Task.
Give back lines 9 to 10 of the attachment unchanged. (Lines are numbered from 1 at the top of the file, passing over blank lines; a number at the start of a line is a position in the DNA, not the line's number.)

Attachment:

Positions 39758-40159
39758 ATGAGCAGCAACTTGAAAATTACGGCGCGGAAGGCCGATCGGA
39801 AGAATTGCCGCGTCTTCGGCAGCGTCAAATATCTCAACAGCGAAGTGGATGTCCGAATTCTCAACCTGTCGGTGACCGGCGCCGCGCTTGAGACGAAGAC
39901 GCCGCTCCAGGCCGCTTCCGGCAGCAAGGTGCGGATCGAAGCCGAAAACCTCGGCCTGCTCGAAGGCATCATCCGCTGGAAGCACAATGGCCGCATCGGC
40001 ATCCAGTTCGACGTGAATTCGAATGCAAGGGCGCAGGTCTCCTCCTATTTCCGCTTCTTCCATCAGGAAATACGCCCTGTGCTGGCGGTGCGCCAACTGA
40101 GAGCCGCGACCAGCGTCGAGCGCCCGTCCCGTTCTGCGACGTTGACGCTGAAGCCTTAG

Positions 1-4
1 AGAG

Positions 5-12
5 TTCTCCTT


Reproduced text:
Positions 5-12
5 TTCTCCTT